Including universe collisions.
If you’ve ever watched a child blowing bubbles, you’ll know that most of the time, the bubbles burst. Every once in a while, however, they combine. And if our universe is just one of many in a free-floating, soap bubble-like multi-verse, there is a chance, a slim one, but a chance, that our universe and another could collapse in on each other, merging like two iridescent soap bubbles meeting in the wind.
We have no idea what would happen as a result. We might simply wink out—Poof! Gone!—Our entire universe ceasing to be in a single moment. Or perhaps the laws of physics as we know them might unravel, changing to take on characteristics from the new universe. If this happened we’d also likely cease to be: How could life survive if the laws that keep our planet together and our star burning suddenly changed? It’s also doubtful we could survive the effects these changes might have on our DNA. Luckily though, we probably wouldn’t even have time to realize we were going extinct.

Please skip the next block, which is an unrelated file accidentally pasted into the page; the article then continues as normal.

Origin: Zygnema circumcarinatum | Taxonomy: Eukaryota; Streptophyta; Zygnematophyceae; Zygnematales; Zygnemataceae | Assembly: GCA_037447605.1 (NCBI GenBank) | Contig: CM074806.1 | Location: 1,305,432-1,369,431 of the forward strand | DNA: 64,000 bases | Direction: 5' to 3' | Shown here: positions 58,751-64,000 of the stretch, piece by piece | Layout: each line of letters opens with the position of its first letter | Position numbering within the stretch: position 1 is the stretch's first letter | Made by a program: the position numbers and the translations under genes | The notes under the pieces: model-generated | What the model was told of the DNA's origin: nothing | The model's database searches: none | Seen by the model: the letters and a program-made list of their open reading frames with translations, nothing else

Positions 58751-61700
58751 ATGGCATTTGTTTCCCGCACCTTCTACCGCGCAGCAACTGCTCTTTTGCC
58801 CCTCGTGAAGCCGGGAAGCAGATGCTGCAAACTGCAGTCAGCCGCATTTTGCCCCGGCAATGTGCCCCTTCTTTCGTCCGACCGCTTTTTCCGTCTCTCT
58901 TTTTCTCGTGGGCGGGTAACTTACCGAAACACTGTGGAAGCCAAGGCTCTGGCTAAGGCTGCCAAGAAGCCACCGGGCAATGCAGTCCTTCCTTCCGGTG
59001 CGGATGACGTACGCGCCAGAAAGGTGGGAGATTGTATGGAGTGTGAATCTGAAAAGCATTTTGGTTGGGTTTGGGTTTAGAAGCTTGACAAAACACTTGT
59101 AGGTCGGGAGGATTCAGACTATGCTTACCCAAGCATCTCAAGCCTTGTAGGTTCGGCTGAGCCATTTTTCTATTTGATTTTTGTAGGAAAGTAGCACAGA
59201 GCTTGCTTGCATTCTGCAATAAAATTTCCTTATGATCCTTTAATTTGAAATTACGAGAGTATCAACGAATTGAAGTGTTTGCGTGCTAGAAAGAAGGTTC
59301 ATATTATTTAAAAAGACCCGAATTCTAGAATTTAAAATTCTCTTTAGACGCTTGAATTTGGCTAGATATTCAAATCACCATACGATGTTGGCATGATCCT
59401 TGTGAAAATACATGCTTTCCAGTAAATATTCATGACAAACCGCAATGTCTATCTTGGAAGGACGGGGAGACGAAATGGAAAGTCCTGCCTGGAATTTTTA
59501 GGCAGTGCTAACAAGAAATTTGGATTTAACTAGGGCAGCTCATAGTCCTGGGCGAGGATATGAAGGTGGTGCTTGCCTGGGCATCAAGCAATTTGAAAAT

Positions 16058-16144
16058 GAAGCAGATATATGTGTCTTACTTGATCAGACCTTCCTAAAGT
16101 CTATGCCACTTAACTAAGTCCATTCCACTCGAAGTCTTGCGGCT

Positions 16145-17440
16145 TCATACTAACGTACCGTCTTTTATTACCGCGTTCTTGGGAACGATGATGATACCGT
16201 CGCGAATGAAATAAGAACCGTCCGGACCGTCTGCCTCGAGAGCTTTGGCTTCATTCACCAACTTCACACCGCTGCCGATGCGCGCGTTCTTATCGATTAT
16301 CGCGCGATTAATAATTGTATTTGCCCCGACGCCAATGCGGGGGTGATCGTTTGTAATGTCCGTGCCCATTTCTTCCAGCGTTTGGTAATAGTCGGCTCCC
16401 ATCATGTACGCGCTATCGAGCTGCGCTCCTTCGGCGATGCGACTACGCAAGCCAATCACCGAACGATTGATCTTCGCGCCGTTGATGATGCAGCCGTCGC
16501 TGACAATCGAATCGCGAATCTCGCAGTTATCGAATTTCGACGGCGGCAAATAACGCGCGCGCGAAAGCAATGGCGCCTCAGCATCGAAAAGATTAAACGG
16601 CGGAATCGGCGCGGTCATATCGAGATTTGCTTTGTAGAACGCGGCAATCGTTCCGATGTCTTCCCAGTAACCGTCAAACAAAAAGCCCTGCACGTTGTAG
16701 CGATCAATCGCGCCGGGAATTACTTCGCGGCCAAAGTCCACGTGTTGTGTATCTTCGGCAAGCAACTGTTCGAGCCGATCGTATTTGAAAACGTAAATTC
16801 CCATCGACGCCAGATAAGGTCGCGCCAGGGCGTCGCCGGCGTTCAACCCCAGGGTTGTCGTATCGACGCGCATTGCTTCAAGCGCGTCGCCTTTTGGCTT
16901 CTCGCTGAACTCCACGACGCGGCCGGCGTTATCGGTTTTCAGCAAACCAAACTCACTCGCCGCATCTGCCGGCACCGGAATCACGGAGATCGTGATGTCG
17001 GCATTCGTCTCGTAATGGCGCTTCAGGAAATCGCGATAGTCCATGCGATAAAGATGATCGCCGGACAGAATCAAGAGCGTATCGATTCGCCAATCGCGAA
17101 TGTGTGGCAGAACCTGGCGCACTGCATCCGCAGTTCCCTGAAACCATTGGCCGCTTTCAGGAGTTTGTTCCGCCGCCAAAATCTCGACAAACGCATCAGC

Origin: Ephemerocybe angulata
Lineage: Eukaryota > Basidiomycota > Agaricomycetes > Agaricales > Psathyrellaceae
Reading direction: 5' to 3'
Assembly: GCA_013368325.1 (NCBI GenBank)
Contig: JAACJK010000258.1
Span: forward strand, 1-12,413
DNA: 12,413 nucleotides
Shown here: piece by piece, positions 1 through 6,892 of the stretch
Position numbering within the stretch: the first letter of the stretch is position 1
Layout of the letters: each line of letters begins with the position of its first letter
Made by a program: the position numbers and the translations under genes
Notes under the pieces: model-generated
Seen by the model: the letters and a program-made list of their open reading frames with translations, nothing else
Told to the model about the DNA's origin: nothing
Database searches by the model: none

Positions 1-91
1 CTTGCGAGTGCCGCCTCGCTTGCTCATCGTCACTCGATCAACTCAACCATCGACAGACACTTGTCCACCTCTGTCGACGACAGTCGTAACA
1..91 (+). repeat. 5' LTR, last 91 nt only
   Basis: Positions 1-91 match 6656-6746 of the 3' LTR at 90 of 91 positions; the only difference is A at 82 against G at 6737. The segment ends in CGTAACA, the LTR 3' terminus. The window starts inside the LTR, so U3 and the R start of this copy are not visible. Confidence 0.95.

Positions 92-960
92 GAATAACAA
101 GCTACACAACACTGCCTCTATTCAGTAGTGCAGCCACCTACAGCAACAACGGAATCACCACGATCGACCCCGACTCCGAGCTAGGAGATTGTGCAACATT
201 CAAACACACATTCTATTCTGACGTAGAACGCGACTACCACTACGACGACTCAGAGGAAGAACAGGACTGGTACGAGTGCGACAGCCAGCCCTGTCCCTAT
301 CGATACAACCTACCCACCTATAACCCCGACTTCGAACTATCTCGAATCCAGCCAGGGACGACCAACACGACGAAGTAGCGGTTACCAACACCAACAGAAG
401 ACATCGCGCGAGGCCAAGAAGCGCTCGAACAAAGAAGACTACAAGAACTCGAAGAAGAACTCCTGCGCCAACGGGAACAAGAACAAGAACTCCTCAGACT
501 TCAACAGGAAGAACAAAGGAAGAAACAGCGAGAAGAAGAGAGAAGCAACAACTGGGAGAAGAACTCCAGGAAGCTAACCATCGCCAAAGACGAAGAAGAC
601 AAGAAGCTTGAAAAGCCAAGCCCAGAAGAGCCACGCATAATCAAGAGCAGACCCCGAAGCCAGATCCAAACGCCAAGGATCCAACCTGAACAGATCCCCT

According to the laws of our universe, nothing can travel faster than the speed of light. Assuming the merging universes keep that one rule (or replace it with a faster speed of light or instantaneous travel), then the changes would rush across our universe at the speed of light. We’d never see them coming, though, because just as an image of the stars tearing apart reached our eyes, the new laws of physics would be upon us, and we’d be torn apart as well.